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Descriptive Detail in HF

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Virgulina
Scribbler
Location: Portugal
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Postby Virgulina » Tue August 26th, 2008, 11:44 pm

I want enough detail to help me get a feeling of the place, time and characters, so as to form a mental picture, I like to learn a little about the customs, clothing, etc., but not too much so as to bore me to tears, if I'm interested enough I'll research the rest on my own.

There are exceptions of course, sometimes an author is so good that he/she manages to weave the description in the story in a way that you just want to learn more and more. An example that comes to mind is "The Heaven Tree" by Edith Pargeter, in this book I was so involved with the construction of the cathedral that all the tiny details just helped make the story come alive.

Ana

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EC2
Bibliomaniac
Location: Nottingham UK
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Postby EC2 » Wed August 27th, 2008, 12:18 am

I like detail to give richness and texture and believability to the novel. I need to believe that I am in the century being described by the author and also inside the people he or she is writing about. There's a fine line between too much and too little, between having a bald stage and an over-dressed one. Leyland is so right about Mary Stewart and the beautiful word pictures she paints. Dorothy Dunnett is another one. Basically I want the sights, sounds, smells, the feeling and the taste of the time I'm reading about, and I want it filtered through characters who are of their time. It should all flow organically together and not be an info-dump.
Les proz e les vassals
Souvent entre piez de chevals
Kar ja li coard n’I chasront

'The Brave and the valiant
Are always to be found between the hooves of horses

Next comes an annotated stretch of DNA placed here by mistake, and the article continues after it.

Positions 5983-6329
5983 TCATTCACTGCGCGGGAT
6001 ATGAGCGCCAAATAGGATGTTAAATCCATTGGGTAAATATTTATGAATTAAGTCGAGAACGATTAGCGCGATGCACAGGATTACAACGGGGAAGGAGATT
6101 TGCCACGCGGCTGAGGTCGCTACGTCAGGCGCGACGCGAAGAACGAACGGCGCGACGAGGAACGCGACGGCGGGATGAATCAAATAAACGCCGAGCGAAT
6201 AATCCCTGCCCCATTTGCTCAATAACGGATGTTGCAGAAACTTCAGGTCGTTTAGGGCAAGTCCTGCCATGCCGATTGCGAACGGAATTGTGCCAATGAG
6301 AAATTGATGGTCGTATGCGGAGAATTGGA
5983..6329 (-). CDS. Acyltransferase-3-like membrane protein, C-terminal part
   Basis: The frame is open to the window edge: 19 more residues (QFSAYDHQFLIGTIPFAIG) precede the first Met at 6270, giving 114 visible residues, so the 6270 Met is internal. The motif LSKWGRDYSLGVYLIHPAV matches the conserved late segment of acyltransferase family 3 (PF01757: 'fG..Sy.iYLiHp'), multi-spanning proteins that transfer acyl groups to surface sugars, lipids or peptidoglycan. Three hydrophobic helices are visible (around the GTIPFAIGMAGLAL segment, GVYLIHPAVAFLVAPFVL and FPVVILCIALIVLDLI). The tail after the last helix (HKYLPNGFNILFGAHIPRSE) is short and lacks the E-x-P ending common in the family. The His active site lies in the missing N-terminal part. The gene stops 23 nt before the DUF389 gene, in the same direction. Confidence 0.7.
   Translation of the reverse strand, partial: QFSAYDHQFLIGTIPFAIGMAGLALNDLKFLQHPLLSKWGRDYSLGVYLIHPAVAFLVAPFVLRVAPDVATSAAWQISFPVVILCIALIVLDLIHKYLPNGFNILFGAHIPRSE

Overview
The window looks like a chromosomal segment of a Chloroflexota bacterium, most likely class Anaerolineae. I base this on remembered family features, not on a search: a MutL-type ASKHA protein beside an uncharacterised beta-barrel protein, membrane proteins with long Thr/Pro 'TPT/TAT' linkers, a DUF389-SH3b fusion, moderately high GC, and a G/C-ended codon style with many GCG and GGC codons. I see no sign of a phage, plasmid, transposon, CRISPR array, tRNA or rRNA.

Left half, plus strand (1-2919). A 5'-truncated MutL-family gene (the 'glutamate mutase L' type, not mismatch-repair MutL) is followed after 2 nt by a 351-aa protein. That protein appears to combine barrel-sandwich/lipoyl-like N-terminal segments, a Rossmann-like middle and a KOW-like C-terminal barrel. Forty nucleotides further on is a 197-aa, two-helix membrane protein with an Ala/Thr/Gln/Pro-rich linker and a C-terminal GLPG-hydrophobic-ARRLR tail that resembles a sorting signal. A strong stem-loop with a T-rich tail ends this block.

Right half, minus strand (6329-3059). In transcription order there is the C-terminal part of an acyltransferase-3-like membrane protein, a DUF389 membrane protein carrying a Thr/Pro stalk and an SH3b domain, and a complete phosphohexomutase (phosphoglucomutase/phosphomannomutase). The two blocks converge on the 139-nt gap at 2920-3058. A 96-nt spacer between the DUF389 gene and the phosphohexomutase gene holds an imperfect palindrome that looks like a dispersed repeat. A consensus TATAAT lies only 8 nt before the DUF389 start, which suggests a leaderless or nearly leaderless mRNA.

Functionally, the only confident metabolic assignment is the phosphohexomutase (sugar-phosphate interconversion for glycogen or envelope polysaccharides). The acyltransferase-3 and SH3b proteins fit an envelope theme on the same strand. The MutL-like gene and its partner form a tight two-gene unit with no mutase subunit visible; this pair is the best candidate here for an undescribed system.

For never will cowards fall down there.'

Histoire de Guillaume le Mareschal

www.elizabethchadwick.com

Ash
Bibliomaniac
Location: Arizona, USA

Postby Ash » Wed August 27th, 2008, 2:36 am

I also am one who likes to picture a scene; I usually read books as if I am seeing a movie. But I agree with this

>but the catch is to make them effortless so it doesn't drag the story down

Once its obvious and over done, I'm done. And this isn't just about HF, but any book I am reading.

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Telynor
Bibliophile
Location: On the Banks of the Hudson

Postby Telynor » Wed August 27th, 2008, 3:28 am

"Ash" wrote:I also am one who likes to picture a scene; I usually read books as if I am seeing a movie. But I agree with this

>but the catch is to make them effortless so it doesn't drag the story down

Once its obvious and over done, I'm done. And this isn't just about HF, but any book I am reading.


Just so. I think that historical fiction cries out for plenty of 'colour' in the writing, and plenty of description. After all, the writer is trying to create a place and time that's very different from our own. And sadly, when a writer blows it in historical fiction, they tend to do it horribly. (Eloisa James comes to mind, along with PG)

Authors who I do like for their ability to take me somewhere else are: Sharon Kay Penman, our very own EC, Dorothy Dunnett, David Liss (A Conspiracy of Paper is terrific), Georgette Heyer, Karleen Koen -- all of them have managed to create not just interesting characters, but also settings and actions that help me have a 'mind-movie' as it were.

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diamondlil
Bibliomaniac

Postby diamondlil » Wed August 27th, 2008, 10:44 am

"MLE" wrote:Geraldine Brooks did a nice job in Year of Wonders (disclaimer: stupid ending) when she made lead-mining an important sub-plot and forced the protagonist to endure all the dangerous processes involved.

.



Totally totally stupid ending!

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Julianne Douglas
Avid Reader
Location: Northern California

Postby Julianne Douglas » Wed August 27th, 2008, 2:43 pm

I'm surprised by how many of us like details about food! :)